Restaurant Review

Mia

Stars of a new type are popping up on the billboards that line the Atlantic City Expressway as it curves toward New Jersey’s version of Sin City.

Joining the likes of Madonna and Tom Jones are Wolfgang Puck, Bobby Flay, and Georges Perrier. Yes, the invasion of the celebrity chefs has begun.

First to establish a beachhead was Perrier. If not a household name like Puck and Flay, the Lyon native is certainly an éminence grise. His Le Bec-Fin, which opened in 1970, put Philadelphia on the culinary map. With its $135 six-course menu, 700-bin cellar, and formidable dessert cart, Le Bec-Fin remains a temple of gastronomy. But at 62, Perrier has dialed back, delegating to others the daily operation of Le Bec-Fin as well as his two Brasserie Perrier restaurants in Philadelphia and the suburban Georges, in Wayne, Pennsylvania.

At Mia, his informal yet imposing bistro within the towering lobby of Caesars Atlantic City, Perrier naturally gets top billing. But the name listed right under his, in the same size type, is the key here: Chris Scarduzio. A Philly native and 1988 Culinary Institute of America grad, Scarduzio was the executive chef who turned the initially floundering Brasserie Perrier into a hit. Perrier made him a partner, and now he is the driving force at Mia, which is named after his daughter.

So Mia is like a movie with the executive producers’ names above the title. The director is young and little-known, but not inexperienced. Executive chef Jeremy Duclut, a native of Burgundy, previously worked at Le Bec-Fin and Brasserie Perrier before opening Loie in Philadelphia two years ago. Perrier and Scarduzio recruited him back into the fold.

“Chris is like my second dad, and Georges is the reason I’m in America,” Duclut says. “This is Chris’s baby, but Georges cares about everything. Working for him is very challenging and exciting.”

Mia’s towering Corinthian columns create a Pantheon-like enclosure within Caesars’ four-story atrium lobby. Despite the high ceiling, the single large dining room feels surprisingly intimate, thanks to the muted lighting, the sheer burgundy drapes between the columns, and the classic white tablecloths against a dark floor.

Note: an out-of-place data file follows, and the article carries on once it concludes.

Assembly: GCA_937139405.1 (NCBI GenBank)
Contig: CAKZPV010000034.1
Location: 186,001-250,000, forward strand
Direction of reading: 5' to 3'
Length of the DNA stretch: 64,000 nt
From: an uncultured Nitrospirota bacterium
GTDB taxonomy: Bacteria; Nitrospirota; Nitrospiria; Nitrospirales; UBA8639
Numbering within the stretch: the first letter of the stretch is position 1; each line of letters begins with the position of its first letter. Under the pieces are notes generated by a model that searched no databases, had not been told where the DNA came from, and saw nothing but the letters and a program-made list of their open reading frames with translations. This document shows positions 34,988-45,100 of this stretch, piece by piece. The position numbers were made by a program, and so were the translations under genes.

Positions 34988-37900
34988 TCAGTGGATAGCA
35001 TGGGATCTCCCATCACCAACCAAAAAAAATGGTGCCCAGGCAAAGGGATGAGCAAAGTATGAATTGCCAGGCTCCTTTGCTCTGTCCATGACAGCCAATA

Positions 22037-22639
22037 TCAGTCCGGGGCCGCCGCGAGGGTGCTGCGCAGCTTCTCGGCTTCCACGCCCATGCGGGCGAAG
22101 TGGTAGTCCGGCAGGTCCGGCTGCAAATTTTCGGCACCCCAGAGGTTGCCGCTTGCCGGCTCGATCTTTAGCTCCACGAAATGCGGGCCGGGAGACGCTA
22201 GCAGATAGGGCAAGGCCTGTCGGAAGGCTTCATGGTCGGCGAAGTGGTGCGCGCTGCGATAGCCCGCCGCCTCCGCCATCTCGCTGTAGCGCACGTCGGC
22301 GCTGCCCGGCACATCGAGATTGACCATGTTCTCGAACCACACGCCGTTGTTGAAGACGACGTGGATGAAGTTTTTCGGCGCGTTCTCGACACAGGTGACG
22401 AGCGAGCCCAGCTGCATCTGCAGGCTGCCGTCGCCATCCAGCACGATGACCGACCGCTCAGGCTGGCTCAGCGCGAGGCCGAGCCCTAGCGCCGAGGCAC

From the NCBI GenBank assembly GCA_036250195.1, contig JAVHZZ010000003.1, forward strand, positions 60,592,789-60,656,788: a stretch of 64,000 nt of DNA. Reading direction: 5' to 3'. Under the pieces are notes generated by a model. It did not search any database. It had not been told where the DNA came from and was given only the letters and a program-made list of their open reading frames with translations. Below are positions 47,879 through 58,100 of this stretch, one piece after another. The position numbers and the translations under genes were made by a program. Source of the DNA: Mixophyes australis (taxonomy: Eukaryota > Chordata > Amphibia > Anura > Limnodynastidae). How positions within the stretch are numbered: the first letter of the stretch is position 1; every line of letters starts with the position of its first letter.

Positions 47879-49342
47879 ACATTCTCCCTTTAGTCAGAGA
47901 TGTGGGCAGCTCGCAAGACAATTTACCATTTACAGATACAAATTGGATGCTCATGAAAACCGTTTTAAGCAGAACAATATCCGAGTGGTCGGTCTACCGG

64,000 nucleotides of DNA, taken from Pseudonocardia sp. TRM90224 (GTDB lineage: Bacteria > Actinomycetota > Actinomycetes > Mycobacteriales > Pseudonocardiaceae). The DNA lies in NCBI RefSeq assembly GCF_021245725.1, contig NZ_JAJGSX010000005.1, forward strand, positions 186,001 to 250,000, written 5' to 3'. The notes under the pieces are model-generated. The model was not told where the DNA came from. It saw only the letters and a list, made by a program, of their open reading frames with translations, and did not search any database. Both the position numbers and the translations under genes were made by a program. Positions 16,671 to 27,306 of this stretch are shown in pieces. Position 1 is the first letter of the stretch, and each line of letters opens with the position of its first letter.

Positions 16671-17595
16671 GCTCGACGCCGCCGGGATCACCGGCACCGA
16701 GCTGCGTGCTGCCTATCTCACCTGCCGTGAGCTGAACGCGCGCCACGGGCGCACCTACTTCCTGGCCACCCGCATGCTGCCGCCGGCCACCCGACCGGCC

Many of Mia’s strongest offerings are found on the left side of the menu, home to appetizers and pastas. Two of the best pasta dishes are the black (squid-ink) capellini and the herbed goat cheese tortelloni. In the former, the perfectly cooked tangle of thin noodles swims in a bold convocation of minced roasted eggplant, spicy chorizo, mild and very tender braised calamari, and lemon butter. It’s the chef’s equivalent of a poker player going all in—and in this case the gamble pays off in a complex, robust, yet essentially comforting dish.

The tortelloni are lusciousness incarnate. Satiny, floppy, curvaceous things, they ooze a dreamy filling of ricotta, goat cheese, and creamy mascarpone flavored with lemon and orange zest, sage, parsley, and chives. Arrayed around these pillows in a citrus brown butter are glistening wedges of roasted beets, ranging in color from traditional red to peach. The tang of goat cheese and citrus is offset by the nutty sweetness of the beets, with the fresh herbs tantalizingly mediating between the two.

A fragrant and soothing lobster saffron risotto with rock shrimp and crabmeat makes another luxurious starter, as does an irresistible Bibb salad with warm bacon and creamy gorgonzola dressing. Tuna tartare “Sicilian Style” sets off pleasing little sparklers on the palate, with its subtle dressing accented with lemon and lime juice, Dijon mustard, and an emulsion of lobster and vegetable broths.

As so often happens, the entrée side of the menu is less reliable. Roasted Norwegian salmon with herbed tomato couscous and cucumber vinaigrette is excellent. But roasted black sea bass is firm and bland, though rescued by a delicious cauliflower purée surrounded by pools of piquant shallot-chianti reduction.

The $42 filet mignon is not especially tender and has a flavor faintly reminiscent of liver. Yet grilled chicken breast—the Rodney Dangerfield of entrées—is perfectly cooked and wonderfully flavorful, with a carnival of tasty accompaniments: white asparagus and torchetti pasta (which look a bit like white asparagus) tossed with fontina cheese and diced truffles, with truffle jus and crispy strips of sopressatta salami.

The Le Bec-Fin lineage shows in some of the desserts, like tiramisu served in a martini glass. Pastry chef Melanie Gaines-Stewart’s basil ice cream has just enough herbaceous edge to balance the lusciousness of the accompanying balsamic-vinegar-infused strawberries. A trio of sorbets—cherry, passion fruit and pear/watermelon—sparkle with naturalness and intensity, especially the pear/watermelon, a delicate and inspired combination.

 

Reviewed in: October 2006

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